Bronchoscopy. Bronchoscopy is an invasive test to examine respiratory secretions. It is not usually needed in patients with community-acquired pneumonia, but it may be appropriate for patients with a severely compromised immune system who need immediate diagnosis, or in patients whose condition has worsened during treatment.
A bronchoscopy is done in the following way:
- The patient is given a local anesthetic, oxygen, and sedatives.
- The physician inserts a fiber optic tube into the lower respiratory tract through the nose or mouth.
- The tube acts like a telescope into the body, allowing the physician to view the windpipe and major airways and look for pus, abnormal mucus, or other problems.
- The doctor removes specimens for analysis and can also treat the patient by removing any foreign bodies or infected tissue encountered during the process.
|Click the icon to see an image of bronchoscopy.|
Bronchoalveolar lavage (BAL) may be done at the same time as bronchoscopy. This involves injecting high amounts of saline through the bronchoscope into the lung and then immediately sucking the fluid out. The fluid is then analyzed in the laboratory. Studies find BAL to be an effective method for detecting specific infection-causing organisms.
The procedure is usually very safe, but complications can occur. They include:
- Allergic reactions to the sedatives or anesthetics
- Asthma attacks in susceptible patients
Lung Biopsy. In very severe cases of pneumonia or when the diagnosis is unclear, particularly in patients with a damaged immune system, a lung biopsy may be required. A lung biopsy involves taking some tissue from the lungs and examining it under a microscope.
Lung Tap. This procedure typically uses a needle inserted between the ribs to draw fluid out of the lung for analysis. It is known by a number of names, including:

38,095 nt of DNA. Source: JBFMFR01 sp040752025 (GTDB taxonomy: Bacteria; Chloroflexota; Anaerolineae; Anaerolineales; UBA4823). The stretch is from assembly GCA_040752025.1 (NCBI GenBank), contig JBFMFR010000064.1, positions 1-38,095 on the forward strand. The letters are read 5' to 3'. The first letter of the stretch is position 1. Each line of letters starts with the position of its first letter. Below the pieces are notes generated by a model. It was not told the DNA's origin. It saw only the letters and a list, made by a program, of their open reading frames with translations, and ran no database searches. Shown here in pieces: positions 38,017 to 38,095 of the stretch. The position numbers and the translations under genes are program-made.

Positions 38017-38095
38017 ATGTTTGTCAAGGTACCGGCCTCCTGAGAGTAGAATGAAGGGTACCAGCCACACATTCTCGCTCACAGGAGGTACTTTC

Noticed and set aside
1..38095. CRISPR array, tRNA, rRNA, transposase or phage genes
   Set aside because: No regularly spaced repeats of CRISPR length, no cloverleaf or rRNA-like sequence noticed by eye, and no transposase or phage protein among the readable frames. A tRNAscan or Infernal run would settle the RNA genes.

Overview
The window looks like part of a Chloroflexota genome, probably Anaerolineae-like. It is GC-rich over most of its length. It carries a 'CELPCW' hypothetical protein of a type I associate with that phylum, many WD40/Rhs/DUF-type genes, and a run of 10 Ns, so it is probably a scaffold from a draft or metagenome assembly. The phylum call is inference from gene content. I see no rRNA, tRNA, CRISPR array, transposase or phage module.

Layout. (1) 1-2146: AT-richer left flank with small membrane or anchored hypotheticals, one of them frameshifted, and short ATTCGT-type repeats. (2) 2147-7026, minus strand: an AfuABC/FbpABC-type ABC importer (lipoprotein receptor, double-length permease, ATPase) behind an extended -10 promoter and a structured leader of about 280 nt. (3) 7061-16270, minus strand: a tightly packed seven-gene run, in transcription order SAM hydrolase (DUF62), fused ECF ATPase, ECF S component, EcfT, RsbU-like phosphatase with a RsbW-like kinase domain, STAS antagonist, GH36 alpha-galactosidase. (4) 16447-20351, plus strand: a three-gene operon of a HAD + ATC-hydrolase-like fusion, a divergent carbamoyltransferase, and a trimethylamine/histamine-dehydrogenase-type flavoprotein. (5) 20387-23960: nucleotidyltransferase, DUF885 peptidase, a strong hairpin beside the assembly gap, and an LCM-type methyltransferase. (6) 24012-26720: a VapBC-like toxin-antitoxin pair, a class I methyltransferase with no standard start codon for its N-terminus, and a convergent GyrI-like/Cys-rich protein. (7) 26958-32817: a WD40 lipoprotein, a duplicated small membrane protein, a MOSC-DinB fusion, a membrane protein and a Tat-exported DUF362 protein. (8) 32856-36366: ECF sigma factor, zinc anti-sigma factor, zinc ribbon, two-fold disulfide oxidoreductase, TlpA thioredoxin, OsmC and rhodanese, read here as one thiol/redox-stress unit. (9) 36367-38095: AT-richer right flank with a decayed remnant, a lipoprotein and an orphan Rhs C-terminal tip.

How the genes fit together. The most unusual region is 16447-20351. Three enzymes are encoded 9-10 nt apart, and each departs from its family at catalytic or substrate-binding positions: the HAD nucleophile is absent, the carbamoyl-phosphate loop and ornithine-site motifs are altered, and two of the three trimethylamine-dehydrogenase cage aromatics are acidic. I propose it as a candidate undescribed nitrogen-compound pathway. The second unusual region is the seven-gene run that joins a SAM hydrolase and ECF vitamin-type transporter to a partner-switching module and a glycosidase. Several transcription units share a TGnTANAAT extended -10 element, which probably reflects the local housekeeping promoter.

- Lung aspiration
- Lung puncture
- Thoracic puncture
- Transthoracic needle aspiration
- Percutaneous needle aspiration
- Needle aspiration
It is a very old procedure that is not done often anymore, because it is invasive and poses a slight risk for collapsed lung. Some experts argue, however, that a lung tap is more accurate than other methods for identifying bacteria, and the risk it poses is slight. Given the increase in resistant bacteria, they believe its use should be reconsidered in young people.
An infectious disease specialist may need to be consulted in severe or difficult cases.
Ruling Out Other Disorders that Cause Coughing or Affect the Lung
Common Causes of Persistent Coughing. Persistent coughing is nearly always temporary and harmless when other symptoms, such as fever, are not present. The four most common causes of persistent coughing are:
Review Date: 04/13/2010
Reviewed By: Harvey Simon, MD, Editor-in-Chief, Associate Professor of Medicine, Harvard Medical School; Physician, Massachusetts General Hospital. Also reviewed by David Zieve, MD, MHA, Medical Director, A.D.A.M., Inc.